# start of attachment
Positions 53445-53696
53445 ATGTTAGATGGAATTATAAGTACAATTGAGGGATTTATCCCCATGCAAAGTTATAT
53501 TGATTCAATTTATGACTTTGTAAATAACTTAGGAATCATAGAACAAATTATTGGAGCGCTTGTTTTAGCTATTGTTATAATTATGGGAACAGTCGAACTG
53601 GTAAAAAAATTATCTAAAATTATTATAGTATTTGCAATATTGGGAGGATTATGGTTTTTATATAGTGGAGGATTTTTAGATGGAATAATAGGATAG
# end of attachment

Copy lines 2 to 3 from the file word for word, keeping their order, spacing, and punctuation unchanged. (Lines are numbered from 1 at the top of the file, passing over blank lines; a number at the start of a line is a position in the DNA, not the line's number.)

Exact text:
53445 ATGTTAGATGGAATTATAAGTACAATTGAGGGATTTATCCCCATGCAAAGTTATAT
53501 TGATTCAATTTATGACTTTGTAAATAACTTAGGAATCATAGAACAAATTATTGGAGCGCTTGTTTTAGCTATTGTTATAATTATGGGAACAGTCGAACTG